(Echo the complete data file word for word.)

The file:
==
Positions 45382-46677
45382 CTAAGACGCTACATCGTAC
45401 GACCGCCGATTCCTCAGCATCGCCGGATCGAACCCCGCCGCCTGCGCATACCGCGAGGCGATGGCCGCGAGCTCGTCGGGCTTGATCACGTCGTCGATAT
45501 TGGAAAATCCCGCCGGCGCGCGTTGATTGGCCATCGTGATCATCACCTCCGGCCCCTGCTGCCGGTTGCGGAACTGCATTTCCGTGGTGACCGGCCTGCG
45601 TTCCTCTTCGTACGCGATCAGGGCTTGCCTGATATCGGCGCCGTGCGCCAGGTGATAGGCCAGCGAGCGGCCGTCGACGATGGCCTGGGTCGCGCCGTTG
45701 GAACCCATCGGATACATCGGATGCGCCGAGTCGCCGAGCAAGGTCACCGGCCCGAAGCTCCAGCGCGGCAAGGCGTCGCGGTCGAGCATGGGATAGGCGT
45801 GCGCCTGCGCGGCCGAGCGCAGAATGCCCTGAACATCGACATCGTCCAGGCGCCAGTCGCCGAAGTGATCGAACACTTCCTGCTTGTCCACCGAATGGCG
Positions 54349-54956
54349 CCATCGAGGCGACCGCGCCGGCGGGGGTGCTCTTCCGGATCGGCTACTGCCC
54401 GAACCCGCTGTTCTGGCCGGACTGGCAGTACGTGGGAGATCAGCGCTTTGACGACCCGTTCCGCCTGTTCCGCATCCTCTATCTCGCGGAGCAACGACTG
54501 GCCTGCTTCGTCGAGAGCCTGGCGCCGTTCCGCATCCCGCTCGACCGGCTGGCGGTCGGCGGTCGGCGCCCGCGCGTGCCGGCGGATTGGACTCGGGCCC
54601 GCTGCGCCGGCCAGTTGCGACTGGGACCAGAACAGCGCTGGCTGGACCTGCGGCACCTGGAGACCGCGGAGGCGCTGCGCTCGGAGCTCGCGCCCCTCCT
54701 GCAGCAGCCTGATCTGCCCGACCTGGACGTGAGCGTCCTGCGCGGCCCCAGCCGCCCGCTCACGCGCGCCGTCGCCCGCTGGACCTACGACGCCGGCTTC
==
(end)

Positions 45382-46677
45382 CTAAGACGCTACATCGTAC
45401 GACCGCCGATTCCTCAGCATCGCCGGATCGAACCCCGCCGCCTGCGCATACCGCGAGGCGATGGCCGCGAGCTCGTCGGGCTTGATCACGTCGTCGATAT
45501 TGGAAAATCCCGCCGGCGCGCGTTGATTGGCCATCGTGATCATCACCTCCGGCCCCTGCTGCCGGTTGCGGAACTGCATTTCCGTGGTGACCGGCCTGCG
45601 TTCCTCTTCGTACGCGATCAGGGCTTGCCTGATATCGGCGCCGTGCGCCAGGTGATAGGCCAGCGAGCGGCCGTCGACGATGGCCTGGGTCGCGCCGTTG
45701 GAACCCATCGGATACATCGGATGCGCCGAGTCGCCGAGCAAGGTCACCGGCCCGAAGCTCCAGCGCGGCAAGGCGTCGCGGTCGAGCATGGGATAGGCGT
45801 GCGCCTGCGCGGCCGAGCGCAGAATGCCCTGAACATCGACATCGTCCAGGCGCCAGTCGCCGAAGTGATCGAACACTTCCTGCTTGTCCACCGAATGGCG
Positions 54349-54956
54349 CCATCGAGGCGACCGCGCCGGCGGGGGTGCTCTTCCGGATCGGCTACTGCCC
54401 GAACCCGCTGTTCTGGCCGGACTGGCAGTACGTGGGAGATCAGCGCTTTGACGACCCGTTCCGCCTGTTCCGCATCCTCTATCTCGCGGAGCAACGACTG
54501 GCCTGCTTCGTCGAGAGCCTGGCGCCGTTCCGCATCCCGCTCGACCGGCTGGCGGTCGGCGGTCGGCGCCCGCGCGTGCCGGCGGATTGGACTCGGGCCC
54601 GCTGCGCCGGCCAGTTGCGACTGGGACCAGAACAGCGCTGGCTGGACCTGCGGCACCTGGAGACCGCGGAGGCGCTGCGCTCGGAGCTCGCGCCCCTCCT
54701 GCAGCAGCCTGATCTGCCCGACCTGGACGTGAGCGTCCTGCGCGGCCCCAGCCGCCCGCTCACGCGCGCCGTCGCCCGCTGGACCTACGACGCCGGCTTC